The 11th International Congress of Coptic Studies
Fr Theodore St Shenouda and I have been very fortunate to be part of the 11th International Congress of Coptic Studies, thanks to the Abbot of our monastery, H.G. Bishop Daniel, and his encouragement and support. The Congress was hosted by Claremont Graduate University and St Shenouda the Archimandrite Coptic Society, both in California, from 25 to 30 July 2016.
The Congress basically is an academic conference where scholars of Coptic Studies from around the world get together to present their work on their areas of research. Over 200 scholars from all over the world came to present some of their work over the last four years. It might come as a surprise to many that the majority, about 85 – 90 per cent, of scholars working in the field of Coptic studies are not Copts. Some of the research conducted by these scholars brings out the best of ancient and contemporary Coptic history, the lives of saints, archaeological restorations, translation of texts including the Coptic Bible, contemporary personality, spiritual practices such as prayer and liturgies, and much more.
We are used to learning about these topics in spiritual talks and sermons but I tell you it was very interesting to look at these topics from an academic point of view. Not only did it add to our knowledge base a number of new saints we didn’t know about and aspects of our Church that we didn’t know existed but, even on the spiritual level it made one appreciate many things we have in the Church such as art, liturgy, music, monastic tradition, and lives of saints, that we take for granted or sometimes know nothing about. Here is the list of topics from the Congress organisers:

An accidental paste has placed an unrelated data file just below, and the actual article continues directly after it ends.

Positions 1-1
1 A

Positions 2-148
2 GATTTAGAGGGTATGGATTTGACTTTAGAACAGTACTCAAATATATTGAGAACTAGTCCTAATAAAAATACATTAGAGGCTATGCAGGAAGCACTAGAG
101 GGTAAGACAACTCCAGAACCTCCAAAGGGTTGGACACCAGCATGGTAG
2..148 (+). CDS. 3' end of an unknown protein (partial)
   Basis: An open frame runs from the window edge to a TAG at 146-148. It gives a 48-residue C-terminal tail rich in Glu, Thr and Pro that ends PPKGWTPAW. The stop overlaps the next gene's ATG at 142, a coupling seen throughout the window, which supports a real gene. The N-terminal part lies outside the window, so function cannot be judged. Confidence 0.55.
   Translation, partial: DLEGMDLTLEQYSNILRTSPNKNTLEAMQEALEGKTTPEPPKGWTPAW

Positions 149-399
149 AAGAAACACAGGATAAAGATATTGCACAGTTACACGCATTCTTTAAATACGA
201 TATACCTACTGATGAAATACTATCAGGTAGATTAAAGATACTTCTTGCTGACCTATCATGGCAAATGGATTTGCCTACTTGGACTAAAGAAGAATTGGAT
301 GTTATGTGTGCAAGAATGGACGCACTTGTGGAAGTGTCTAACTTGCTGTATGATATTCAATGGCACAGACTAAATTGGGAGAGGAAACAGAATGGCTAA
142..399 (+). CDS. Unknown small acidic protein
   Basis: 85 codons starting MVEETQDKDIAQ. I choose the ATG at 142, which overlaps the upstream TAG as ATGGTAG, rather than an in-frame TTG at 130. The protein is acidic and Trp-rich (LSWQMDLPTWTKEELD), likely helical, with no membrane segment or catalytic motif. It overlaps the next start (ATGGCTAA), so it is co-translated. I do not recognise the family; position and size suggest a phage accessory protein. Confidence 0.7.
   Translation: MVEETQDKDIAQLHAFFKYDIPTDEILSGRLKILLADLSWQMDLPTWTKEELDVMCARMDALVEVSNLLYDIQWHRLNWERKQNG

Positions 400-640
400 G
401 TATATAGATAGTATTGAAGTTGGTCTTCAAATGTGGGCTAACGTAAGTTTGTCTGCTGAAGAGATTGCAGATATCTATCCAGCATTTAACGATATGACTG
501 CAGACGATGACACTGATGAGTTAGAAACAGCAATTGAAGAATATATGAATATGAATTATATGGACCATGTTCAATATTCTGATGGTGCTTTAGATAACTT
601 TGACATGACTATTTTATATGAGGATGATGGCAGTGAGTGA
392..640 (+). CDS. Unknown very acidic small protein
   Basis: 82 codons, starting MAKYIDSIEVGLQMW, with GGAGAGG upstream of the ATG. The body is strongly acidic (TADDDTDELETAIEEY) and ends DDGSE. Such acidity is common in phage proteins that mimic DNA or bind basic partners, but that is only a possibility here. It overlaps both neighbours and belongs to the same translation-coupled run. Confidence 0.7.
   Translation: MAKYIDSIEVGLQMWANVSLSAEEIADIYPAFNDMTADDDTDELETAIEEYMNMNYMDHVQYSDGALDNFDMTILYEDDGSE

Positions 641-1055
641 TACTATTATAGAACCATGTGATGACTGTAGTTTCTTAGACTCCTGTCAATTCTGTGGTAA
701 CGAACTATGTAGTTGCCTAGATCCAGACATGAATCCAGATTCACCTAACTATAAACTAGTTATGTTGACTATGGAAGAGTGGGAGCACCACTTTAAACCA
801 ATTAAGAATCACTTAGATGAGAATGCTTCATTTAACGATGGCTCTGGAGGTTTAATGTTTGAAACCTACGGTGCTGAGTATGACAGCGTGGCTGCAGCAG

While it was a great opportunity for me to see for the first time all these prominent scholars face to face after years of reading some of their fine research, it was not the high spot of the conference for me, since I had anticipated that. What I did not anticipate was the 10 – 15 per cent of participants who were at the conference, who were Coptic. Less than half of them were members of the clergy; most interestingly, the other half were young scholars who are studying and teaching Coptic Studies topics at masters and PhD level at prestigious universities in the US and around the world. These fine young scholars are studying Coptic heritage out of their own initiative and studying it full time. The variety of disciplines that these scholars came from was even more fascinating.
This increase in the number of Coptic scholars concerned with their heritage is an interesting phenomenon that has no parallel in the last thousand years of the history of the Coptic Church in Egypt and in the Diaspora. Our young people are now not only interested in becoming engineers, doctors, accountants but some of them are moving sidewise into uncharted territories in our Coptic culture and their numbers are increasing exponentially. With the increased number of accredited theological colleges outside Egypt I am sure the next few decades will see a further rise in the number of Coptic scholars.
On Day Two of the Congress we prayed an all-Coptic language liturgy with H.G. Bishop Kyrillos and all the other priests who were at the conference. After the liturgy they took us for a tour around the university and Bishop Kyrillos showed us the offices and classrooms designated to the St Athanasius and St Cyril Coptic Orthodox Theological School on campus.
Outside the lecture rooms there was a book exhibition. To my pleasant surprise, some of our books (St Shenouda Monastery Publications) were on display.
The Congress was an altogether interesting, beneficial, and joyful experience.
Fr Anthony is a monk at St Shenouda Monastery in Sydney, Australia.
21 September 2016